Women Trying to Become Pregnant
CDC recommends precautions for women and their partners thinking about pregnancy.
- If you travel to an area with Zika, talk to your doctor or other healthcare provider first and take steps to plan for travel.
- If your partner travels to an area with Zika, protect yourself from getting Zika during sex.
What to do if you live in or travel to an area with Zika
If you aren’t pregnant, but you’re thinking about having a baby, here’s what you can do
- Take steps to prevent mosquito bites.
- Take steps to prevent getting Zika through sex.
- Talk with your doctor or healthcare provider.
Talk with your doctor or other healthcare provider
Women and their partners who are thinking about pregnancy should talk with their doctor or healthcare provider about
- Their plans for having children
- The potential risk of getting Zika during pregnancy
- Their partner’s potential exposures to Zika
Suggested timeframe to wait before trying to get pregnant
|Possible exposure via recent travel or sex without a condom with a partner infected with Zika|
|Wait at least 8 weeks after symptoms start or last possible exposure||Wait at least 6 months after symptoms start or last possible exposure|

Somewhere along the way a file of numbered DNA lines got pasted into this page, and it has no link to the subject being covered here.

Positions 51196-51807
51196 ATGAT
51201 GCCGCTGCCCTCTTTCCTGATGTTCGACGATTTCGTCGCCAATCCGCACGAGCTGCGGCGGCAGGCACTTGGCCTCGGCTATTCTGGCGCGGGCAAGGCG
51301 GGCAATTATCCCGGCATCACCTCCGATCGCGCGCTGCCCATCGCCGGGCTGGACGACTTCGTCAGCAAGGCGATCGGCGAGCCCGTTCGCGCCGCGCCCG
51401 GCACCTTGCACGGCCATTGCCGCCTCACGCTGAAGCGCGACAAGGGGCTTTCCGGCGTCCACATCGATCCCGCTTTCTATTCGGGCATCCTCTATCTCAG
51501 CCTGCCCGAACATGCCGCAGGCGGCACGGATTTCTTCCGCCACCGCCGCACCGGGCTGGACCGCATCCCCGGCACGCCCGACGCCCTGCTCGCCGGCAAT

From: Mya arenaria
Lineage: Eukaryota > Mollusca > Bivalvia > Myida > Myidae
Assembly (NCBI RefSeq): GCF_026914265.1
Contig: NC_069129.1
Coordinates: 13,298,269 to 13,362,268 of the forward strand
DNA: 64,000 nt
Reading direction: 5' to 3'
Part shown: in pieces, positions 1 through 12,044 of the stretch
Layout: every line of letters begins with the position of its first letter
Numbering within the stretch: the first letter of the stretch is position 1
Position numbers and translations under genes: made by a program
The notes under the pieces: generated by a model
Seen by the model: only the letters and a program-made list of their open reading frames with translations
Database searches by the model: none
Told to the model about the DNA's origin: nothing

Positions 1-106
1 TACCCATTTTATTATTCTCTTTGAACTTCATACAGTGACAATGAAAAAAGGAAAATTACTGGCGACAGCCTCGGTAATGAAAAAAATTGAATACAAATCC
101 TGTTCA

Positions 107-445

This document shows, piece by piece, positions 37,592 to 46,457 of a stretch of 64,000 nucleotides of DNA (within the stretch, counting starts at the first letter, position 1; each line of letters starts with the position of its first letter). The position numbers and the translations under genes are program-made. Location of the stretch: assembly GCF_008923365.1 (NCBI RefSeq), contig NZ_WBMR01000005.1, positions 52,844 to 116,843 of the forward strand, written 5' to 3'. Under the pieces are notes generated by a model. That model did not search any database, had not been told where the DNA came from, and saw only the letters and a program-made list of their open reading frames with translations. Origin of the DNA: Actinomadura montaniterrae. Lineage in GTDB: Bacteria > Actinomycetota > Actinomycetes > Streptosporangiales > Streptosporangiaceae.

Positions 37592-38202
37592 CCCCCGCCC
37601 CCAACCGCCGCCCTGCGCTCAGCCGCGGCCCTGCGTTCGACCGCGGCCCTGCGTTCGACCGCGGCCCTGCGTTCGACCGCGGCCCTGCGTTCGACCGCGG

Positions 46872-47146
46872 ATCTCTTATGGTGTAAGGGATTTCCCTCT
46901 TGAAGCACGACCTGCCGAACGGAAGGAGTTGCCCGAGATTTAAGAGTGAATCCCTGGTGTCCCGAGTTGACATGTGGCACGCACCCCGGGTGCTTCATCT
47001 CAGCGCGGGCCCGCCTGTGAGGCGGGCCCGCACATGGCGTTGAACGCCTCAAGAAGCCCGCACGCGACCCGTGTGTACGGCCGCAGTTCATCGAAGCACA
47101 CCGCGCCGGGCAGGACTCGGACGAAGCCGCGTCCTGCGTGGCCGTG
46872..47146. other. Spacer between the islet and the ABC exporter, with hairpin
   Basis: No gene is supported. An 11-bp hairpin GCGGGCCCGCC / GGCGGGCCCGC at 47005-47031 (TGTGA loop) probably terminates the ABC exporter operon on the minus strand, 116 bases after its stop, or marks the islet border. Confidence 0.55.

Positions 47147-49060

|People living in or frequently traveling to areas with Zika|
|Positive Zika test||Wait at least 8 weeks after symptoms start||Wait at least 6 months after symptoms start|
|No testing performed or negative test||Talk with doctor or healthcare provider||Talk with doctor or healthcare provider|
Decisions about pregnancy planning are personal and complex, and the circumstances for women and their partners will vary. Women and their partners should discuss pregnancy planning with a trusted doctor or healthcare provider. As part of counseling with healthcare providers, some women and their partners living in areas with active Zika virus transmission might decide to delay pregnancy.
- Page last reviewed: February 10, 2017
- Page last updated: February 10, 2017
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